The Knoffler Album is unique because the real comedy is largely independent of the instigator(s). Most, if not all of the laughter, emanates from the reactions of the unfortunate souls on the other end of the phone. Knoffler is a wizard at exploiting our righteousness – we will go to any length to make sure that you understand what we have to say, even when we know that the effort is completely worthless. During the first listen, I could not stop thinking to myself, “Why are you still on the phone with this prankster?” During two separate calls, he openly tells the recipient “This is a prank phone call”, yet the thick-headed bastard still insists on continuing the conversation. One guy was determined to meet MK for a fight, despite Knoffler repeating “I expect you hang up, it’s just a prank, I don’t know your wife.”

Like a twisted precursor to the modern comedy that embraces the awkward pause (The Office UK and USA, Parks and Recreation, etc), Knoffler’s recordings feature several intensely-squirmy moments. Mark has a gift for orchestrating the emotional rise-and-fall of his victims, riling them from 0 to 60, and back down in seconds. His conversation with the husband of “Amanda White” slowly builds to full-on aggression, as the PMRC-hated words reach a “GoddFellas”-level coda. But after a third reference to the lack of veracity in Mark’s initial statements, Mr. White drops his anger for petulance, asking “What do you expect me to feel like, with you calling and talking about my wife?”, and adding the weirdest resignation of his own frustration by saying “You must be a low-down DIRTBALL.” Mark, after an almost-too-long pause, replies “Nope!… Guess again.” The call ends by Mark once-more declaring “It’s just a prank, just hang up.”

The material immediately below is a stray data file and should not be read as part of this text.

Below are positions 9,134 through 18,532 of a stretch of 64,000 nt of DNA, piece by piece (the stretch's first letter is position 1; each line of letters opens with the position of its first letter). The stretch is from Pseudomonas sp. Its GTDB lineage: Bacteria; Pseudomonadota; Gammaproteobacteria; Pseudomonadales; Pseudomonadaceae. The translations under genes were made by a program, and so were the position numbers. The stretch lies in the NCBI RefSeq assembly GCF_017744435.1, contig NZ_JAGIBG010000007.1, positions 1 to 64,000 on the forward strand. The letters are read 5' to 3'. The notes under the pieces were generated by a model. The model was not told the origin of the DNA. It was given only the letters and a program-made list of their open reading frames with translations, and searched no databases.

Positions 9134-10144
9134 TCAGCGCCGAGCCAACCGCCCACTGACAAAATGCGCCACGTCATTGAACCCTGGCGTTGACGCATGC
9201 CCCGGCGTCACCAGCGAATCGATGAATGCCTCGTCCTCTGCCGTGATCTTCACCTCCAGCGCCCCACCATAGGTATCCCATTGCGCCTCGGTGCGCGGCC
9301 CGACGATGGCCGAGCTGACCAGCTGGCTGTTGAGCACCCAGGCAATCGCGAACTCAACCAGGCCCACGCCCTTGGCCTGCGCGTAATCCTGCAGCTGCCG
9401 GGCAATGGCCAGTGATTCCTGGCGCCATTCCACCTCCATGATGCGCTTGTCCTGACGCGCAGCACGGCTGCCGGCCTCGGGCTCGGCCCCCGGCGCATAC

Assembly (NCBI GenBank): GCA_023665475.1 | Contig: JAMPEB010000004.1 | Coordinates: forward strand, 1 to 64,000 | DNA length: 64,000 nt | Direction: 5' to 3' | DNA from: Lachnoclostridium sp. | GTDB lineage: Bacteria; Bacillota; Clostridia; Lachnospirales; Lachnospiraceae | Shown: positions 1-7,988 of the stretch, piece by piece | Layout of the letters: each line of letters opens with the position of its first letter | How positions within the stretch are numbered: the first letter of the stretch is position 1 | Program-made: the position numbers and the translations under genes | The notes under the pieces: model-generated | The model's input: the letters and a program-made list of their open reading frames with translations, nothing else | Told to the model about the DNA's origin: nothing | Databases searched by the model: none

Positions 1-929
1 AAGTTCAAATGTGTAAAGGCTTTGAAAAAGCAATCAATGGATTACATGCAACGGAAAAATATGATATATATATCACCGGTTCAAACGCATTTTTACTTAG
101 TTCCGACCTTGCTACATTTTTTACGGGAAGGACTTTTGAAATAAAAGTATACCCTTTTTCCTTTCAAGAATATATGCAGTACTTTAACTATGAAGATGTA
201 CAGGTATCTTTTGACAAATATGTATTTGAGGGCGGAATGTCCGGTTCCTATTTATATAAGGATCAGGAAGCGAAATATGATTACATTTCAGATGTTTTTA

Unfortunately, Mark’s comedic instincts appear to be heavily influenced by the recipient of his calls. When he speaks with women, he falls into the pervert-creep trap that could politely be called “hardcore sexual harassment.” His antics when calling “Pam White” result in his just dessert, as her male companion tells him, politely to “eat shit and die, man!”, then places the phone to an all-the-way-to-11 cranking of “Kiss” by Prince. A conversation with Charlie Knighton goes deeper into the sad psyche of MK, as he destroys all possibilities of comedy by dropping the n-word a few times. Oddly, the Knighton call references a previous conversation where Charlie had offered to tape the Goodwill Games for this stranger. Knighton’s offer of generosity quickly escalates into Mark’s indecent proposal, and the resulting fervor one would expect. As an older Black gentleman in a mid-southern state, he had obviously witnessed far more adversity than some punk with a telephone, and in a similar manner to Mr. White, his anger dissipates along with Mark’s, almost yawning through a repetition of “You don’t know what you’re talking about.” It is frustrating that Mark, after such laugh riots of “Margaret”, “George and Marie”, and “Bee Williamson”, resorts to drunkle-style asshattery.